If you've been training for any length of time, you'll come to realize that your strength and size gains begin to slow down and become harder to achieve. Even though you may have used supersets in your training before, you may not know it in all its forms, or the many different ways to incorporate it into your workouts.
A superset differs from a normal set in two ways. First of all, a superset is performed with little to no rest between sets, whereas you may rest up to 90 seconds between two normal sets. Secondly, a superset incorporates two different exercises, whereas a normal set has only one exercise. By definition, a superset is a technique where you perform two exercises in a row with next to no rest in between.
Supersets are excellent for developing muscularity, but are not, however, overly effective for building strength. They are not effective for building strength due to a reduction in the amount of weight you can handle. This reduction in weight is caused by fatigue due to lack of recuperation between sets.
Advantages Of Supersets
- Supersets save time by reducing the rest interval between two exercises.
- Shortening the rest period between sets will increase intensity by performing more work in less time. This is especially true if you are used to long periods of rest between sets.
- Supersets also allow you to increase the intensity of your workout by overloading a muscle. This may be performed without the usual heavy weights since the muscle is destroyed by 2 exercises without rest.
Most Common Supersets:
As I mentioned above, there are different types of supersets. There are Five primary categories that supersets fall under. The most common type of superset is the same muscle group superset. This is performed using 2 different exercises for the same muscle group. For example, supersetting dumbbell curls with barbell preacher curls. Within this category of superset, there is 3 sub-categories.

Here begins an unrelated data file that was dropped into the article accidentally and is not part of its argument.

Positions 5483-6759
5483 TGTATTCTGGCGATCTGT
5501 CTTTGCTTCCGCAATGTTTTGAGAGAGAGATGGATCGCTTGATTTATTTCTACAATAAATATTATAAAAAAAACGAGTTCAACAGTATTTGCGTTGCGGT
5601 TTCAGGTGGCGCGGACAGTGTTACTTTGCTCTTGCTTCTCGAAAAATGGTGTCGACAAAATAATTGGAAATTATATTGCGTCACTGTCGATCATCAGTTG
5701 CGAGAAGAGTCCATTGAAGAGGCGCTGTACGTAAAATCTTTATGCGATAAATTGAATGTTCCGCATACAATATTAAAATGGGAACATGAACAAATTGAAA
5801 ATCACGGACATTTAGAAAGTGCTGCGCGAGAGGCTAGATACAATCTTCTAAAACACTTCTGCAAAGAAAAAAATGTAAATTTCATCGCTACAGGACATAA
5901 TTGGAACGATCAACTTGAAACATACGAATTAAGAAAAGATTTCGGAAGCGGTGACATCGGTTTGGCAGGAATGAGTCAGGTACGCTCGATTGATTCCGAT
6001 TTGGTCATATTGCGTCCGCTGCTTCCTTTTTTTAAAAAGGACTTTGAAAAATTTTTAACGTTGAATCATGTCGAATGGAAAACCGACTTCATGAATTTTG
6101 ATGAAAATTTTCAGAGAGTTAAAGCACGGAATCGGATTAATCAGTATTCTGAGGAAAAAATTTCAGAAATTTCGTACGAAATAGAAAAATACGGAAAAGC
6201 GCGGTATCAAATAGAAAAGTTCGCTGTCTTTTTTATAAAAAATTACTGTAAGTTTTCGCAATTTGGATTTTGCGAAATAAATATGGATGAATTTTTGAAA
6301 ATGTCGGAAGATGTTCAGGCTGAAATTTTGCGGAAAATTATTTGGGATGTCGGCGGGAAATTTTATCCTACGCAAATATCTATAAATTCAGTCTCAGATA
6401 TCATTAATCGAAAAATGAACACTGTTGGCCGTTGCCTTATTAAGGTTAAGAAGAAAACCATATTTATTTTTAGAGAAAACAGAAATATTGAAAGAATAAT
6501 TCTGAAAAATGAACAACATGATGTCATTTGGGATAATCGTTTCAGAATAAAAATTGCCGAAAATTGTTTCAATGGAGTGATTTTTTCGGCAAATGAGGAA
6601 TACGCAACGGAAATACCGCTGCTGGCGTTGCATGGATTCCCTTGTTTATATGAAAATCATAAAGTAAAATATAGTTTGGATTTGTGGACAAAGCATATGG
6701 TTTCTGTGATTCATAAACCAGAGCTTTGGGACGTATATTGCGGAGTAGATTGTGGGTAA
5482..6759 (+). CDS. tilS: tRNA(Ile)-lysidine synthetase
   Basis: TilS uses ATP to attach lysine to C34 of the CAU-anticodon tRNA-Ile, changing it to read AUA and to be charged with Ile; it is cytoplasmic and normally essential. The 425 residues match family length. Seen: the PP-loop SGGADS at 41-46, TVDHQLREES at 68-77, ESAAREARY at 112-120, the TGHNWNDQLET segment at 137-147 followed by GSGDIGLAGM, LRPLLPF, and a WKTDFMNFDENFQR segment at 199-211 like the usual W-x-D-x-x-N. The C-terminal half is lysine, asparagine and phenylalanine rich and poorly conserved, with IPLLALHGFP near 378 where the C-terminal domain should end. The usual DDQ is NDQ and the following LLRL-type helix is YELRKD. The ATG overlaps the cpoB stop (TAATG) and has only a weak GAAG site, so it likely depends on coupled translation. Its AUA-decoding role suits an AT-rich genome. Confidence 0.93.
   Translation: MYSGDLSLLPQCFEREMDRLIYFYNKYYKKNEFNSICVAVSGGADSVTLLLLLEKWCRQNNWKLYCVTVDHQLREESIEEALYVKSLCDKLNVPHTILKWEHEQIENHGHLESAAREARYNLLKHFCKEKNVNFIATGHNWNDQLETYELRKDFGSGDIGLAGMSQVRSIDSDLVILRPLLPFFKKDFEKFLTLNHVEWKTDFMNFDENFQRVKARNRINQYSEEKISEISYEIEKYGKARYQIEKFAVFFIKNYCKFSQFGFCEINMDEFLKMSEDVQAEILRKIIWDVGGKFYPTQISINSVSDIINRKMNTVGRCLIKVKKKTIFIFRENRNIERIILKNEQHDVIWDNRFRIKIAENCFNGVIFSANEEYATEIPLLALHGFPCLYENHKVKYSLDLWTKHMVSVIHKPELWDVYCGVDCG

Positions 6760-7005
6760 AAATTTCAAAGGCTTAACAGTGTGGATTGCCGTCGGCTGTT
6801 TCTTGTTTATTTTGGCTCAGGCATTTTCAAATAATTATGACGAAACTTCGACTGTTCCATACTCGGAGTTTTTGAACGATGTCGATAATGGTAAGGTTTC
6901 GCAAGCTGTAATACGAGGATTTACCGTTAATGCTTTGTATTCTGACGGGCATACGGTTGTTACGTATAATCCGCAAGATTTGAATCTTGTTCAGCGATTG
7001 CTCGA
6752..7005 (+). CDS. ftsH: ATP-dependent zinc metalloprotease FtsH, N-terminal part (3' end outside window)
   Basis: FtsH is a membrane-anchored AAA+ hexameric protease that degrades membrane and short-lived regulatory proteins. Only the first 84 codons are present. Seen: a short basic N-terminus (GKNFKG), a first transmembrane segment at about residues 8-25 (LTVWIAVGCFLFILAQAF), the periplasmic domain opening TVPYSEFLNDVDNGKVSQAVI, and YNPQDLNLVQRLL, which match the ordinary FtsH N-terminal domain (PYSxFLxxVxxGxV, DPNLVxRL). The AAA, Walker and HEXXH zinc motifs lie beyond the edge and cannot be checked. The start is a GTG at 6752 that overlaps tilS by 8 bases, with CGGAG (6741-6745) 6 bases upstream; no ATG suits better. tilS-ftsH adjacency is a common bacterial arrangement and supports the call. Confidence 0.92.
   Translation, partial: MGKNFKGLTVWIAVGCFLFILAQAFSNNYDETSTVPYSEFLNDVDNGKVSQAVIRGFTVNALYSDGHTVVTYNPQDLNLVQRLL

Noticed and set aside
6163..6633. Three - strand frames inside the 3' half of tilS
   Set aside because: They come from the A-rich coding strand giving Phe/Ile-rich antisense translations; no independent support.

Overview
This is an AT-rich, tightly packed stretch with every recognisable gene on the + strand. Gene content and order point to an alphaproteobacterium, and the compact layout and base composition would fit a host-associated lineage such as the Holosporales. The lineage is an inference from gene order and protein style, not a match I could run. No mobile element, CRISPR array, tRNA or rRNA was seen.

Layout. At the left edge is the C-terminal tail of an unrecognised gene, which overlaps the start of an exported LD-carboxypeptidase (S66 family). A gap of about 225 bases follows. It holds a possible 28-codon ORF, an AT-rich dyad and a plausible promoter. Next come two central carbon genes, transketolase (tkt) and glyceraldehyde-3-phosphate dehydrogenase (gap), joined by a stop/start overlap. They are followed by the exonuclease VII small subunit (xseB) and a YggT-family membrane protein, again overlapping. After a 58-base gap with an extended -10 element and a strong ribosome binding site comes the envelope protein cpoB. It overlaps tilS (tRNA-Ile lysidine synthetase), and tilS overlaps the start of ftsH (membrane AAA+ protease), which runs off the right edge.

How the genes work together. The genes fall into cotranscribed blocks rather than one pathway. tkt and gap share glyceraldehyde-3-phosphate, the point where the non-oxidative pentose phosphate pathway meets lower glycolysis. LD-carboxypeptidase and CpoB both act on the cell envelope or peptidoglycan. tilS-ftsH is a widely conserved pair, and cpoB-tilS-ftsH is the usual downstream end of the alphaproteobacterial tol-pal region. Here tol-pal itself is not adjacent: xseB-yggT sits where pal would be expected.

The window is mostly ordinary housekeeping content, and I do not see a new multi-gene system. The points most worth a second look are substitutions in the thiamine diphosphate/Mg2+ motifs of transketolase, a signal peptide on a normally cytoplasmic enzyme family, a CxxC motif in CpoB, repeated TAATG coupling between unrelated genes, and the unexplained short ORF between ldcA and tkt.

Pre-exhaustion is probably the most effective type of superset. A pre-exhaust superset is performing an isolation exercise first, followed by a compound movement. The idea behind pre-exhaustion is to take a muscle beyond its normal point of exhaustion, therefore stimulating more
muscle fibers. The only real drawback with pre-exhaustion is you will only be able to use a fraction of your normal weight for the compound exercise.
2. Compound supersets can produce amazing muscle growth in a very short period of time since you are performing two compound exercises, one after another. This can be brutal on the nervous system and requires extra recovery time after a workout. The major disadvantage with compound supersets is that your form can get sloppy, increasing your chances of getting injured.
3. Isolation supersets are performed by supersetting two isolation exercises, such as rope press-downs and kickbacks. This becomes useful during pre contest or when you want to get ripped and defined. This is definitely not a method for gaining mass.
4. I find that
opposing muscle group supersets are extremely effective because while one muscle is working, the other is resting. Since this type of superset allows your muscle to rest for a short period, it will allow you to build strength, as well as size. For example,
triceps is a very common set of muscles used in opposing muscle group supersets.
5. The final type of superset is the staggered sets supersets. A staggered set is where you combine a major muscle with a smaller, completely unrelated muscle. This technique allows you to bring up a weak body part by working it to a greater extent each week. For example, throw in a set of calf raises between your sets of seated rows.
If you use this information, and apply it to your workouts, I can guarantee that you will see an increase in muscular growth. They will increase the intensity of your workouts, allowing you to blast through any
plateaus you may be struggling with. One thing you have to be careful of though, is
Supersets damage muscle tissue to such an extent, that you need to allow for sufficient recovery time. I suggest using supersets every two to three weeks.
If you're not getting better, then you're getting worse!